haredi workers, is another possibility.
Structural barriers to haredi employment are already coming
down. In the past, if a haredi man learning in kollel thought about
going to work, he was often scared off by the cost of training and the
loss of his only source of income in the form of his kollel stipend.
Today, scholarships, and even some stipends, are available from a
number of sources.
Kemach, a private philanthropic initiative, with some support
from the government and the Joint Distribution Committee, has approved
more than 2,000 students for vocational or academic scholarships, and
hopes to provide 2,500 scholarships in the coming year. The vast
majority of the recipients (85%) are male. Their average age is 29, and
they have on average 3.4 children. Without the scholarships, embarking
on training courses of one to three years would be unthinkable for
Of Kemach graduates so far, 76% are working full-time; 78% of
those report significant increases in their monthly income, and 89% see
the potential for further advancement.
The recent formation of a reserve unit within
Nahal Haredi offers hope for the removal of another barrier to haredi
employment. The new reserve unit represents the model of a framework
within the army within which married haredi men can do basic training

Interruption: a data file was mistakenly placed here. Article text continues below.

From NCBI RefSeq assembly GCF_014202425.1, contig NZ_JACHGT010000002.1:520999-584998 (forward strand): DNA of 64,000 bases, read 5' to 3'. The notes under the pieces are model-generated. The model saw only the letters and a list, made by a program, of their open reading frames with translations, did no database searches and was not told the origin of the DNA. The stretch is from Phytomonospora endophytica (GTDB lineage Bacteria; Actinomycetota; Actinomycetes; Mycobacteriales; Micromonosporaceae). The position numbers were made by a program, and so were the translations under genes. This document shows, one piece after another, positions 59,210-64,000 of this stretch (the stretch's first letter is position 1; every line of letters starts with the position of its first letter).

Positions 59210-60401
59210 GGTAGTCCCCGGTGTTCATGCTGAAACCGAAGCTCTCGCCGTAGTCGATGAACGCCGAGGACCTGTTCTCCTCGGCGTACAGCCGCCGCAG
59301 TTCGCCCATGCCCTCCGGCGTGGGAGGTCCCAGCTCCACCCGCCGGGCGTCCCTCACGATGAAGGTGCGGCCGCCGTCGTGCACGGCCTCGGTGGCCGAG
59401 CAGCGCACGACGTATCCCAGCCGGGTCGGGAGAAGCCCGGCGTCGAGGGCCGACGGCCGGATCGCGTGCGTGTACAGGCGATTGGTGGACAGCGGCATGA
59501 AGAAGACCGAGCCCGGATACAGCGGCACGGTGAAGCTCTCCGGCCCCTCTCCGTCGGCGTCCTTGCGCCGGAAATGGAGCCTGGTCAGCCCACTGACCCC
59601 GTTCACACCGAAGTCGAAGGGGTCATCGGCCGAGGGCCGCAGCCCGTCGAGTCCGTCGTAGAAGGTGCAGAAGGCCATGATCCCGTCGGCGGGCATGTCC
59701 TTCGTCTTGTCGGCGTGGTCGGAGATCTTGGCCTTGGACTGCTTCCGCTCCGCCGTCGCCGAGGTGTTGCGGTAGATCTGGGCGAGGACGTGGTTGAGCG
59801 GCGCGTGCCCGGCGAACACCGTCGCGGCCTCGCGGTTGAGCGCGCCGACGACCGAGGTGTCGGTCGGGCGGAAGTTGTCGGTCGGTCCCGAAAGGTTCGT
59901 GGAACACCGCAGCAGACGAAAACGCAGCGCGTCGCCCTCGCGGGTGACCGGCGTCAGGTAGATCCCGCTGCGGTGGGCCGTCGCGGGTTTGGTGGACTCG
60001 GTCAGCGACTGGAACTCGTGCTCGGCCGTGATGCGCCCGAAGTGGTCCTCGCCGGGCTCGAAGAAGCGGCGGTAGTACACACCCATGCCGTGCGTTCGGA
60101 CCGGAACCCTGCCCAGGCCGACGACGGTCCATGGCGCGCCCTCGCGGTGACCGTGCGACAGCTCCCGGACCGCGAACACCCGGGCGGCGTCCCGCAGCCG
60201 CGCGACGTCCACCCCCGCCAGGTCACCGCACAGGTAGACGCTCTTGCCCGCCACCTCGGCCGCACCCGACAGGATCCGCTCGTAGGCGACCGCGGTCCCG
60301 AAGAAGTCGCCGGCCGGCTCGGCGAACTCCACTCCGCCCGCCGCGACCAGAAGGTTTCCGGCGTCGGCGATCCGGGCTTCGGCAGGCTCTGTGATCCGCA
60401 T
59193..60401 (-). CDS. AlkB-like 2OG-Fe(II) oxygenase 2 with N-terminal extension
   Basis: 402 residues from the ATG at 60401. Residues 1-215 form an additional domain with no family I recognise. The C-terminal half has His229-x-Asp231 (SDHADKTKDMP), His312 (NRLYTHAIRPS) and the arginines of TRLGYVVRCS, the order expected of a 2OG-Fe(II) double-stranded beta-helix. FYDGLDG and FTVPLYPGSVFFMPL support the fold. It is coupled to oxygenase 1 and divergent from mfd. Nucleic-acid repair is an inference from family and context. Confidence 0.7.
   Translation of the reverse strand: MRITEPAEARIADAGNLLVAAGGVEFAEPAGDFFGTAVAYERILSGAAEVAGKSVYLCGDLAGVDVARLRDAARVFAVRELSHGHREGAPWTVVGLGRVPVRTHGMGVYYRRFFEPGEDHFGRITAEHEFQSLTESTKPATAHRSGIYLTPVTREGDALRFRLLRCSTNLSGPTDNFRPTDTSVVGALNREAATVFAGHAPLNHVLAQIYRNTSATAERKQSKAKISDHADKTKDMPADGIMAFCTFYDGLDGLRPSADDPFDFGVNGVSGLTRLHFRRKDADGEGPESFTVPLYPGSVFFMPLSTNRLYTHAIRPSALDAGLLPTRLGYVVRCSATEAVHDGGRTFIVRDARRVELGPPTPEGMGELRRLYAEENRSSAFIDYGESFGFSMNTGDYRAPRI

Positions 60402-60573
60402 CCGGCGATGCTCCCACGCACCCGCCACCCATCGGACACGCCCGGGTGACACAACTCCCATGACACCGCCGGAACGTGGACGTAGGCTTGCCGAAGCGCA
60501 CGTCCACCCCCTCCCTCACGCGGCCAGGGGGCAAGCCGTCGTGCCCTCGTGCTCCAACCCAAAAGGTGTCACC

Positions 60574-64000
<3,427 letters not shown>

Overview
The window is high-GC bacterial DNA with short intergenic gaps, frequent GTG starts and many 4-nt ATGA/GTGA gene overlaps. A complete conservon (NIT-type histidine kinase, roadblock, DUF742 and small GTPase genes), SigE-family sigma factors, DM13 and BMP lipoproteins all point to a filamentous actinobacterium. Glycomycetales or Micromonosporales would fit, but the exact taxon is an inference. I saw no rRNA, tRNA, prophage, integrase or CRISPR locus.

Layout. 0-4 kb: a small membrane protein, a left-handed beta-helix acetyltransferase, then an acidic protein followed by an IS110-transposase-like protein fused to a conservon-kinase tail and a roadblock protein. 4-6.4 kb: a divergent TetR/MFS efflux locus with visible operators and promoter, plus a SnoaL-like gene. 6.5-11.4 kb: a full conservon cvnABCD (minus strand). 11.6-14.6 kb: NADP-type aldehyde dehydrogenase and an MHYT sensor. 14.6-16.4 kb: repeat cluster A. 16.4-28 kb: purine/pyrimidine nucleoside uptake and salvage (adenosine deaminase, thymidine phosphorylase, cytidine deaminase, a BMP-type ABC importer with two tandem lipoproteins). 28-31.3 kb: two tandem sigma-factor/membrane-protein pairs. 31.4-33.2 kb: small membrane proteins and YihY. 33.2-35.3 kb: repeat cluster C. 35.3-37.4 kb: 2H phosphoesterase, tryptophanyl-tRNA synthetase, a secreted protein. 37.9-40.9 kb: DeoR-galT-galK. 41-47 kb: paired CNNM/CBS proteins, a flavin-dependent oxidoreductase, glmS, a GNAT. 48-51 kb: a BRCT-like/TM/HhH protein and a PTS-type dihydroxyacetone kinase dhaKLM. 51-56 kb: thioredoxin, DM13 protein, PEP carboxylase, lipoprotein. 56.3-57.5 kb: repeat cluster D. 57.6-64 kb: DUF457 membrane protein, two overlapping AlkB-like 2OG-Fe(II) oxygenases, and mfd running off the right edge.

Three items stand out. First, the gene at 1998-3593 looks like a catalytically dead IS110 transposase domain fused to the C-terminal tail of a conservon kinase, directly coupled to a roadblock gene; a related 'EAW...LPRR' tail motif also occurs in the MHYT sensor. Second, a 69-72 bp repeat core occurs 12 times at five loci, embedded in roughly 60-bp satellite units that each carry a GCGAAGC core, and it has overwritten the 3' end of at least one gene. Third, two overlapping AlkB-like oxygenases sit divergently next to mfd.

and subsequent reserve duty. Already the IDF, through its Shahar
program, has emerged as a major employer of haredi males.
IMPORTANT as security, water, transportation and employment are, all
Jews in Israel share an even more fundamental interest: the need for a
stronger connection to Torah. Without a belief in a unique Jewish
mission and the sense of purpose it provides, many secular Israelis
with the skills to do so will eventually leave rather than live under
This is the area where the haredi community has the most to
contribute. Mrs. Tzila Schneider, who created a program of study
partnerships for 5,000 pairs of secular and haredi women under the
auspices of Ayelet Hashahar, and is currently building a similar
program for university students under the banner of Nefesh Yehudi,
represents the ideal attitude. She tells every potential haredi
volunteer: If you see yourself as only a teacher in this relationship,
but don't feel you have anything to gain from your secular partner,
this program is not for you. This program is only for those who believe
every Jew is special and that we are all intimately bound to one